The Story Behind Amor

I went on vacation to the Greek Islands the day after I sent the first draft to my agent.

I went on vacation to the Greek Islands the day after
I sent the first draft to my agent.

The idea behind Amor and Summer Secrets developed during a phone conversation with my former agent back in the spring of 2006. My agent had been working on different young adult (YA) projects I had written, and had mentioned seeing a recent increase in interest from editors seeking multi-cultural YA projects. Up to this point, my books had yet to feature a Latina protagonist. And of course my agent asked the infamous question, “Got any ideas?” I didn’t. But by the end of our conversation, I had pitched the story for what became Amor and Summer Secrets.

My goal was to feature a character with a background similar to my own—a girl who was half Puerto Rican and half Polish, a girl who grew up not speaking Spanish, a girl who didn’t look like the Latina stereotype. Many of the feelings Mariana expresses about her cultural identity are similar to the questions I faced growing up. To this day, people are still shocked when I tell them I’m Puerto Rican. And I’m embarrassed to admit that, yes, my friends called me “Spic” in high school.

Me at Dos Bocas in Utuado, Puerto Rico.

Me at Dos Bocas in Utuado, Puerto Rico.

It wasn’t until I went to college that I began to embrace my ethnicity. I had spent the summer abroad in Madrid to improve Spanish skills. I became the first in my family to travel to Puerto Rico to meet our relatives there (my father hadn’t traveled back in more than 20 years). And I began to get offended when colleagues asked, “How’d you get that last name? Did you marry a Hispanic?”

So I developed Mariana Ruiz. She is not me, but she is based on many of the ethnic experiences that I faced.

I finished the book in late 2006 and it was titled Ay, Americana. But that wasn’t the end of the story. My agent called again. She said an editor was looking for a Latina YA novel, but she wanted it to feature a Quinceanera. Ay Americana did not feature a Quinceanera; in fact, Lilly was 17 years old in the original manuscript and the events of her birthday party occurred at a nightclub.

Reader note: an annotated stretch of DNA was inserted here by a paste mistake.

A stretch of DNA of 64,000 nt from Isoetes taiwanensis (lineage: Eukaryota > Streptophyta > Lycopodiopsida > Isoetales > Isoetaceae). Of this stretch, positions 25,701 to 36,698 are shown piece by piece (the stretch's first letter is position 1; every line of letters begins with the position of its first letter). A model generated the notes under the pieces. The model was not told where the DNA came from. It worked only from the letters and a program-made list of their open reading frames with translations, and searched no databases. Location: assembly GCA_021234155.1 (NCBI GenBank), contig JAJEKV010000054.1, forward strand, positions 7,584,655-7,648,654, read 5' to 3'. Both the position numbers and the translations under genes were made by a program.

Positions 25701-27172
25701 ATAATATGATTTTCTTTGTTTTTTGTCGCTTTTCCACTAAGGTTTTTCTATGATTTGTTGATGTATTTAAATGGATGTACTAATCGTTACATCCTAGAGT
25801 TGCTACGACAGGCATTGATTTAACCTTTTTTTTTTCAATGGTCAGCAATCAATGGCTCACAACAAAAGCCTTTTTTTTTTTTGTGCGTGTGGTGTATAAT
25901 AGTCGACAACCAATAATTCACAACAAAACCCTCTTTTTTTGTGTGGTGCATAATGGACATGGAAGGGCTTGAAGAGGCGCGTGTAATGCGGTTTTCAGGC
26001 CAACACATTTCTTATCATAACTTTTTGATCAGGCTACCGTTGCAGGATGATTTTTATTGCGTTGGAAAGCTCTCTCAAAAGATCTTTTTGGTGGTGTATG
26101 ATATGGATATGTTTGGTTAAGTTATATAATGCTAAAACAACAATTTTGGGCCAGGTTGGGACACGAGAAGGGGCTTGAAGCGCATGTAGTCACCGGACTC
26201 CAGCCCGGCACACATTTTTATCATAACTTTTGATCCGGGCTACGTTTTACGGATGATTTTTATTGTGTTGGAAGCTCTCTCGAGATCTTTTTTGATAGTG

I spent two weeks revising the manuscript and was shocked when I loved the book so much more afterward. It added an element that I didn’t know was missing. We submitted the manuscript, re-titled as First Class Chica, to Kate Duffy at Kensington on a Thursday and by the following Tuesday, I got THE CALL.

It was Fat Tuesday. I was at Mardi Gras.

Me at Mardi Gras on the phone with my agent during the exact moment she told me that my novel sold.

Me at Mardi Gras on the phone with my agent during the exact moment she told me that my novel sold.

My husband, Jordan, and I had spent the morning catching beads from parade floats in New Orleans. We stopped into our hotel room for mere minutes to dump our bounty when my cell phone rang. It was my agent.

I was wearing a sequined mask with feathers and my favorite strings of gold, purple and green beads that I had caught during the trip. I now consider them my “lucky beads” and I have them prominently displayed in my home.

Let me just say that there is no better place on Earth to be when you get good news than Mardi Gras. There was actually a parade going on outside of my hotel room. I hung up the phone giddy and in shock and spent the rest of the day dancing in the French Quarter with hundreds of costumed strangers and drinking hurricanes at Pat O’Briens.

I love Mardi Gras. I love Puerto Rico. And I love this book.

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